Philippe Verdelot

Madrigals for a Tudor King

Directed by David Skinner

Philippe Verdelot was the most important composer of Italian madrigals in the early 16th century and recognized as the greatest innovator of the genre.

A Frenchman, he occupied several important musical posts in Italy, including the Florentine posts of maestro di cappella at the Baptistry of S. Maria del Fiore and the great Duomo itself. In the mid 1520s, during his time in Florence, a set of part-books were assembled, probably under Verdelot's supervision, for the court of Henry VIII.

Most, if not all, of the works were composed by Verdelot. This is the first recording of the complete madrigals in the collection, which stands not only as the most exceptional of diplomatic musical gifts but is also an important source for the history of the early madrigal.


Track listing

1. Italia mia bench’ el parlar’
2. Con l’angelico riso
3. Quanto sia lieto il giorno
4. Lasso, che se creduto
5. O dolce nocte
6. Madonna qual certeça
7. Afflicti spirti mei
8. Dentr’ al mio cor’
9. Quando nascesti, Amore?
10. Piove da li occhi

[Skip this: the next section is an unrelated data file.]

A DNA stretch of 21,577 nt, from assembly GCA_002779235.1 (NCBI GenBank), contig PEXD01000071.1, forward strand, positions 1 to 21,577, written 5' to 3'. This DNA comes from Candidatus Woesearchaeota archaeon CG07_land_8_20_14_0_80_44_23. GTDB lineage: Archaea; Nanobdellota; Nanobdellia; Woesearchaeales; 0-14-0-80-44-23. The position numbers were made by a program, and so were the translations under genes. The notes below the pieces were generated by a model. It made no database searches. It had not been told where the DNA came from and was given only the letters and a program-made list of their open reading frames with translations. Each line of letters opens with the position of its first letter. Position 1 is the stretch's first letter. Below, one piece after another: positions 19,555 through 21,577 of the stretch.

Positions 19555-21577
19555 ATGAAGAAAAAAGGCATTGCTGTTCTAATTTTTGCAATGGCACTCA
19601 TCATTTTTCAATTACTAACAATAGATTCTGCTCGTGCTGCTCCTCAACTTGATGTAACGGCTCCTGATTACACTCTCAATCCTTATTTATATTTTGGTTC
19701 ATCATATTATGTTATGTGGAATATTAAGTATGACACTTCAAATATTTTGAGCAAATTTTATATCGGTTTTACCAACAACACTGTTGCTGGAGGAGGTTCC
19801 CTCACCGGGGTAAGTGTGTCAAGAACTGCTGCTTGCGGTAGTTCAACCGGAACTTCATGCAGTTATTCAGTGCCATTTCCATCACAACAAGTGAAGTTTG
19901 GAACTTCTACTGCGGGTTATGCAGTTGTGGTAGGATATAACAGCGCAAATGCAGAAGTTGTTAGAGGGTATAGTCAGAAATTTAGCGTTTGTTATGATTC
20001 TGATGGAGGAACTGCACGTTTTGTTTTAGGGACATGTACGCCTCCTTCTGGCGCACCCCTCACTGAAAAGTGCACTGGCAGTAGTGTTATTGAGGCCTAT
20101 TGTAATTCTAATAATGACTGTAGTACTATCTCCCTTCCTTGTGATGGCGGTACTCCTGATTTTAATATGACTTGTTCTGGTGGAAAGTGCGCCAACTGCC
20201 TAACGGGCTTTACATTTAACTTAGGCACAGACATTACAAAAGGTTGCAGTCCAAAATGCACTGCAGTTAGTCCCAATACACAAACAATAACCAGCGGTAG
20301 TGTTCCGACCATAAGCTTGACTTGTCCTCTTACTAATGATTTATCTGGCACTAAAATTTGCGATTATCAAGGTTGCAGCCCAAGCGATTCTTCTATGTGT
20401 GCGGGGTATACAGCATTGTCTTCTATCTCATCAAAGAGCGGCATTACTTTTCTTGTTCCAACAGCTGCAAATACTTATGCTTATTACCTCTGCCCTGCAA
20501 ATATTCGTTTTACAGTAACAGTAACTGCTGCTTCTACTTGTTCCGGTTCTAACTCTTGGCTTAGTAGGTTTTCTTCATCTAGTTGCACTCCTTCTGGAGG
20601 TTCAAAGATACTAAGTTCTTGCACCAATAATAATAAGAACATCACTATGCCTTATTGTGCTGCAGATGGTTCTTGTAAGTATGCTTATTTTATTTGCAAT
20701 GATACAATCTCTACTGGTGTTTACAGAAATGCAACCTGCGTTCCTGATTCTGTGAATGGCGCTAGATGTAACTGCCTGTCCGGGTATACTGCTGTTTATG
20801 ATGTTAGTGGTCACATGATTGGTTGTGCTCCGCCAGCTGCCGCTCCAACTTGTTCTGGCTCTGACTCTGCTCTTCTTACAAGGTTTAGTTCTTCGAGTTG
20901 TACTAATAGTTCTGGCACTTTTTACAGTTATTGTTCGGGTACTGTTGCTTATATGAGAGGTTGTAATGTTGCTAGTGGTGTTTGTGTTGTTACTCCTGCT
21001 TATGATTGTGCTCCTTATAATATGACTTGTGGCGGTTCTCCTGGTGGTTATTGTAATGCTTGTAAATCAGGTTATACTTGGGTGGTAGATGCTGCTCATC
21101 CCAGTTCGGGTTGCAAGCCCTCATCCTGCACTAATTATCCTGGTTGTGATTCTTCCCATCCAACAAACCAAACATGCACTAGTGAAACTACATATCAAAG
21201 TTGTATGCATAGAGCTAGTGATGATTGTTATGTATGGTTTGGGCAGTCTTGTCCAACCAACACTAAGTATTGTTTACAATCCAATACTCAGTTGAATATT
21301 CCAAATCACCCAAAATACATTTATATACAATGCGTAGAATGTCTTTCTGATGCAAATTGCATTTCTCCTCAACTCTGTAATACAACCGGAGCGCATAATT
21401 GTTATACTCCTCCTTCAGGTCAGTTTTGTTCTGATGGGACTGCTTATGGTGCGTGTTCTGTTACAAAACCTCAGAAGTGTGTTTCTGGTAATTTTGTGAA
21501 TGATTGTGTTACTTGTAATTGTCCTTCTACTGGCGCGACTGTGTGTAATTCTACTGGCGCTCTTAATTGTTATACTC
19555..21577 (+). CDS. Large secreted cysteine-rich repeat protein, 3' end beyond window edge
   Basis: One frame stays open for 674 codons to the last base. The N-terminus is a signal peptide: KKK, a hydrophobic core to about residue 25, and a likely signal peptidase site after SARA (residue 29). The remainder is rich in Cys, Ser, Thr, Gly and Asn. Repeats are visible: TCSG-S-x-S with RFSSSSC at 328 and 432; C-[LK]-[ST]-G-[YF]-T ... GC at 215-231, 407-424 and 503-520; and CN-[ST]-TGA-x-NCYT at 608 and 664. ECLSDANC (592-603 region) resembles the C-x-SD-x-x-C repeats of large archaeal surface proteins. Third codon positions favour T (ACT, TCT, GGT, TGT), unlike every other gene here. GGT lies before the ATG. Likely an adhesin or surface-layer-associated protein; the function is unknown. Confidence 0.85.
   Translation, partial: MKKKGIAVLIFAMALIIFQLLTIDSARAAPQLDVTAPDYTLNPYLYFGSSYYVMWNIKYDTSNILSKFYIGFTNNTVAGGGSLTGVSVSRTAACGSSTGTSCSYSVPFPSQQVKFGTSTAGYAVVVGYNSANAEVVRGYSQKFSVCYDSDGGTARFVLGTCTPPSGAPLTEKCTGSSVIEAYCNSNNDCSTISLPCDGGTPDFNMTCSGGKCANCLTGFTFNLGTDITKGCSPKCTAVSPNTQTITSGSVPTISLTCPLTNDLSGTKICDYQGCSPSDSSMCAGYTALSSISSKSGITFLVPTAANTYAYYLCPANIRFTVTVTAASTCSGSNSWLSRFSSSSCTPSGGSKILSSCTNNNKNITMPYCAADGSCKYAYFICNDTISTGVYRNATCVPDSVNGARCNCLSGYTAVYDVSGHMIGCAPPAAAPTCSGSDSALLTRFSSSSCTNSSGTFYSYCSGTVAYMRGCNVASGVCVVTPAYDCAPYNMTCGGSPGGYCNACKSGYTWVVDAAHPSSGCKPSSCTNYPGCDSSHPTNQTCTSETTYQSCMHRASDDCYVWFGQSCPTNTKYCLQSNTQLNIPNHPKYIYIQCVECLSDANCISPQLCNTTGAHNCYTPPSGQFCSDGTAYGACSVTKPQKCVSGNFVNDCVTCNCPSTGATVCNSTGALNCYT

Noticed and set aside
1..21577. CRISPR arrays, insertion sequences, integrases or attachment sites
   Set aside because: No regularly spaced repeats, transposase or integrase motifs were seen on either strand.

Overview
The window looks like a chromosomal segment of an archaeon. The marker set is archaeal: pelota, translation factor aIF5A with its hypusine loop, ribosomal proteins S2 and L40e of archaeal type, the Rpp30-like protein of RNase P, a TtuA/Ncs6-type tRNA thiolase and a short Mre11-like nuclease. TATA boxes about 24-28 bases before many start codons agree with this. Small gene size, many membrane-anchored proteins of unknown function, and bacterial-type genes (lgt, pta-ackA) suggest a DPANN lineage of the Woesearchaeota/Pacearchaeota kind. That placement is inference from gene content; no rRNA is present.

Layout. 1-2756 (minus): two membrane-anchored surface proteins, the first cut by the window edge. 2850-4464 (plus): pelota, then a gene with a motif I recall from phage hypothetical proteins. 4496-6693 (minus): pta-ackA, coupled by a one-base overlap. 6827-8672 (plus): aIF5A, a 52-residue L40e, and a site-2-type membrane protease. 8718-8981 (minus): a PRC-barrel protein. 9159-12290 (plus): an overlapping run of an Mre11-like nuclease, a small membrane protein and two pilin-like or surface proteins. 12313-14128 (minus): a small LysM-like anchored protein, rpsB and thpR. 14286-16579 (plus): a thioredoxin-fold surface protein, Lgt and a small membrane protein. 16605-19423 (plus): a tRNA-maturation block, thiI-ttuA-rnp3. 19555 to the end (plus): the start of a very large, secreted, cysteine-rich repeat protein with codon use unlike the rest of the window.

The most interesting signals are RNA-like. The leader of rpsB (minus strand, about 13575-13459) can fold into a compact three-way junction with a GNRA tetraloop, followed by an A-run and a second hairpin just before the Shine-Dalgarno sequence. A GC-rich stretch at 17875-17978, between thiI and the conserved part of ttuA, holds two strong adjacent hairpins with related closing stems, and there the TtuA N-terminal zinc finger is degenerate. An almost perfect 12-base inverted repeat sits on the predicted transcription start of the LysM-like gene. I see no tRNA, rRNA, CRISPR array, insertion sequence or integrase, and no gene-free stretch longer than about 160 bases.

11. Pur troppo, donna
12. I vostri acuti dardi
13. Chi non fa prove, amore
14. Liet’ è madonna et io pur
15. Con lacrim’ et sospir’ negando porge
16. Donna, se fera stella
17. Ognun si duol’ d’amore
18. Altro non è el mio amor’
19. Madonna io v’ amo e taccio
20. Sì suave è l’inghanno
21. Se ben’ li occhi
22. Cortese alma gentile
23. Quanta dolceça amore
24. Donna che sete fra le donne belle
25. La bella donna
26. Deh, quant’ è dolc’ amor
27. Donna leggiadr’ et bella
28. Madonna, per voi ardo
29. Amor, io sento l’alma
30. Ultimi mei sospiri

In the press

“Alamire are on fine form here, alternating several performance possibilities, as on their recent recording of Josquin for this label: solo lute, lute and voice, lute and vocal consort, or consort on its own. That the top line is often paired with the lute is no surprise, but other voices were often so treated, and different ones are heard here. The solo lute option works surprisingly well because the rhythm of the words is perfectly audible even when they are not actually sung (the lyrics of all the pieces are given in the booklet, regardless of how they are performed).”
- Gramophone Magazine

“Obsidian should be commended alone for devoting a whole disc to this composer, whose work usually appears in one or two items per disc in the context of madrigal collections.”
- All Music